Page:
David Corkery: My heart says Ireland but England will shade this battle

After disappointing Six Nations campaigns, both countries would love to finish on a high
David Corkery: My heart says Ireland but England will shade this battle

Jonny May of England beats Peter O'Mahony to score a try at Twickenham last Novement. Picture: David Rogers, RFU/The RFU Collection via Getty Images.

IRELAND versus England: The fixture that gets everybody’s blood racing that little bit quicker.

Irrespective of what sport you follow, any time you see that Ireland are clashing with our nearest and dearest neighbours, it agitates the particles of your DNA that ignites some form of animosity.

I guess history is history and some people will never forgive or forget. Yet if there has been one universal mediator to mend political relationships, you would have to say sport would be it.

There are so many cases where sport has helped heal a deep political wound and hopefully there will be many more. For now, the clashes between England and Ireland will remain opportunities for eyes to bulge, chests to be pounded and mouths to froth in celebration or disgust.

There is no point in stating that both sides must win this game because every international is viewed as a must-win encounter. However, on this occasion, both nations have underperformed in this year’s tournament and their respective coaches have so many selection policies they need to defend, and strategical blueprints they need to explain.

Coaching can be a vulnerable and isolating place.

That can be standing on the sideline in your local U10s all following the ball like a swarm of bees and your whistle dangling around your neck. Or sitting in a plush corporate box with lap-tops, radios and GPS information monitors informing you of how fast your tight-head is getting from scrum to line-out. 

There are certain pressures and expectation across the board in coaching.

That's especially the case with the money involved at the elite level that Andy Farrell and Eddie Jones find themselves.

With the eyes of the world transfixed upon you, there's only so much a coach can do to resolve the immediate.  problems their players face. Every ball the players drop or tackle they miss is your fault. And in nine cases out of 10, you are the one that must answer for their failings.

Both Farrell and Jones are very different characters and the roads they have previously travelled are worlds apart, but the interesting thing is they steer their ships in similar ways.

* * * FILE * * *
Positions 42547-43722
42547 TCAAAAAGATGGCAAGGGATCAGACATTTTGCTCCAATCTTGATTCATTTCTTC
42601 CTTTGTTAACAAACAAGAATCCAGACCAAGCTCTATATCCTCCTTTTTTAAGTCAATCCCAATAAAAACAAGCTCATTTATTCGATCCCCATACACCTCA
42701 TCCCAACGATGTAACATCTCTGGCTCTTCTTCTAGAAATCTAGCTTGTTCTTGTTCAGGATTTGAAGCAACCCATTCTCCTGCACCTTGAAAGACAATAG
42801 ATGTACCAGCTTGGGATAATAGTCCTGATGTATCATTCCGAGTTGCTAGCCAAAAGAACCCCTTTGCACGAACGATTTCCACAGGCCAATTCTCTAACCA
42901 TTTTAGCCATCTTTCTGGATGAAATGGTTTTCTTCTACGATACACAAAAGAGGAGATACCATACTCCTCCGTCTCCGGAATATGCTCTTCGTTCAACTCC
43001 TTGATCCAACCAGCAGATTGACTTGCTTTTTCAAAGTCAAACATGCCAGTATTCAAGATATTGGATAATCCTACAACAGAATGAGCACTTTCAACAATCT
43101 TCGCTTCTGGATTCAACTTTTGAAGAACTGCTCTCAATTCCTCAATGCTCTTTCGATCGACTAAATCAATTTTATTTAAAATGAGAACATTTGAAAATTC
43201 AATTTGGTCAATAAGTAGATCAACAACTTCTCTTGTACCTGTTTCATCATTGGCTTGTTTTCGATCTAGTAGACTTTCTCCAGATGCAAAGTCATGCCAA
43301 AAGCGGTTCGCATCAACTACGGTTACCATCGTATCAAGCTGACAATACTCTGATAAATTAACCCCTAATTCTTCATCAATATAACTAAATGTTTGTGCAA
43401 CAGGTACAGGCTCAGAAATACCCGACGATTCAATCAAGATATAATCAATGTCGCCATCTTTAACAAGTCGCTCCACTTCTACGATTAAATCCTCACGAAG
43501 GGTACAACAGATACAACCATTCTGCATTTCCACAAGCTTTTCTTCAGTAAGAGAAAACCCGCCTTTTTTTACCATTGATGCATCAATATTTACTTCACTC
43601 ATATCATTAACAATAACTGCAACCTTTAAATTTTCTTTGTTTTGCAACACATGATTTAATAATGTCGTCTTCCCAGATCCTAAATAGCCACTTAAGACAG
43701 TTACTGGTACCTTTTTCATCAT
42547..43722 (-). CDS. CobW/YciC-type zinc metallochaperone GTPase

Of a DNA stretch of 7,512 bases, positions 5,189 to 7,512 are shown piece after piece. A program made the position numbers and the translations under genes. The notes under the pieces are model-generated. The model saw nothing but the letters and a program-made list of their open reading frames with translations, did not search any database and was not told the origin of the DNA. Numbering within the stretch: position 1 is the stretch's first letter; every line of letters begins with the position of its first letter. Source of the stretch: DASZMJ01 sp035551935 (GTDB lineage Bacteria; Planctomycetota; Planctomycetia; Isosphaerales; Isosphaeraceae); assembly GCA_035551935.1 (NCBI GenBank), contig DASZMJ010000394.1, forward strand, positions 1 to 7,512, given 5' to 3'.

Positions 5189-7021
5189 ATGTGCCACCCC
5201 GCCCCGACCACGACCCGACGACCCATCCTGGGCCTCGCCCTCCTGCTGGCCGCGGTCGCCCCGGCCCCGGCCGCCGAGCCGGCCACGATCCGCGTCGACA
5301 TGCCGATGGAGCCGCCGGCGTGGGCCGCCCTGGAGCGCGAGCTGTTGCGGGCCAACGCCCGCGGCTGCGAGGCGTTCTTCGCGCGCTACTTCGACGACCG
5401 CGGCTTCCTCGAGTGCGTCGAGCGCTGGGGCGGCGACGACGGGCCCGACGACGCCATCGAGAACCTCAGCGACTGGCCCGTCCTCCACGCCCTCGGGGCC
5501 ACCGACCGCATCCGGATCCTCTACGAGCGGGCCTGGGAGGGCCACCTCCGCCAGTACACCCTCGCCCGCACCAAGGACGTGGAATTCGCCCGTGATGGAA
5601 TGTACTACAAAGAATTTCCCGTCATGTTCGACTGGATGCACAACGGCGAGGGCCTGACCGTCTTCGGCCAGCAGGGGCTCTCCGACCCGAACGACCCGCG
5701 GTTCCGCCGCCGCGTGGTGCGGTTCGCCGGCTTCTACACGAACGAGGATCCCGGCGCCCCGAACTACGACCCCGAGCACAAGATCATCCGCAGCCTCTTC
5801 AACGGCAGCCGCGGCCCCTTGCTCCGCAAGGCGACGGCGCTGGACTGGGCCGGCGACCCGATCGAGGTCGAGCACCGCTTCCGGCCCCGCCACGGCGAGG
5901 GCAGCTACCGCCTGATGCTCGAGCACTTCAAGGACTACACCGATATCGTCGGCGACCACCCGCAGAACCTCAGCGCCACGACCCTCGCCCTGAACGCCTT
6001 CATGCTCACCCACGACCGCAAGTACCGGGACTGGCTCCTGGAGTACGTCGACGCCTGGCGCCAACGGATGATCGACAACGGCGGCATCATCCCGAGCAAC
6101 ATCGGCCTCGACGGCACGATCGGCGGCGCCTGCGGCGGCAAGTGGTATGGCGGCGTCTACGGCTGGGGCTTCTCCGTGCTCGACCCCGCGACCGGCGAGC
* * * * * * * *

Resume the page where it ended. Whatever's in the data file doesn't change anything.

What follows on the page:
Jones, who played the game as a hooker but didn’t reach the dizzy heights of Farrell’s distinguished playing career, has an incredible coaching résumé but his manner divides opinion. He is like the jar of Marmite, you either loath him or love him. 

Personally, I admire his honesty and he is never afraid to play mind games which I think is a great way of promoting and increasing the significance of any match.

Farrell, on the other hand, is more of a straight-shooter when it comes to interviews on game day, but both are very big advocates of playing a very structured game-plan. They rely very heavily on their defences to win games.


The kicking game has also played a big part in defining both coaches' attacking philosophies and as sure as night follows day, we will witness the usual tedious bouts of aerial ping-pong this weekend between both full-backs and wingers.

I know rugby at this level is all about reducing the risks and capitalising on your strengths. Here, Farrell and his coaching ticket will need to be very careful on how much ball they kick and especially on who they target as the receivers.

Jonny May, who will occupy the English number 11 jersey tomorrow, is one of the best finishers the game has ever produced. If Gibson Park, Conor Murray or Johnny Sexton kick poorly in his direction, the team in green jerseys will find themselves huddled under the goalposts far more often than they would like.

Up front as we all know is where games are won or lost, we can expect a titanic battle to be played out and when you look at the weaponry that both packs are carrying, do not be surprised if you see a lot of collateral damage.

I think the front rows will cancel each other out, the second-row physicality battle might be shaded by the English and what happens between the backrows will determine the victors.

CJ Stander of Ireland is tackled just short of the English try line. Retiring this summer, he gave everything in the green geansaí, Picture: Brendan Moran/Sportsfile
CJ Stander of Ireland is tackled just short of the English try line. Retiring this summer, he gave everything in the green geansaí, Picture: Brendan Moran/Sportsfile

The news of CJ Stander’s departure from the game at the end of this season has come as a bit of a shock to all and while his timing might well be questionable, his unrelenting efforts on the field can never be doubted. I’m sure everyone will wish him well, but for now, he has a job to do and let's hope he can sign off with a memorable display.

The return of Peter O’Mahony to the squad has come at a great time for Farrell and I’m sure his doggish style of play will be needed to curtail the ball carrying capabilities of brothers Billy and Mako Vunipola and the insatiable Tom Curry.

A win for either side could see them occupy second position in the final Six Nations league table and even if neither country will be happy with a runners-up medal, it would be a great improvement on where they found themselves a few weeks ago.

Heart says Ireland, head says England.

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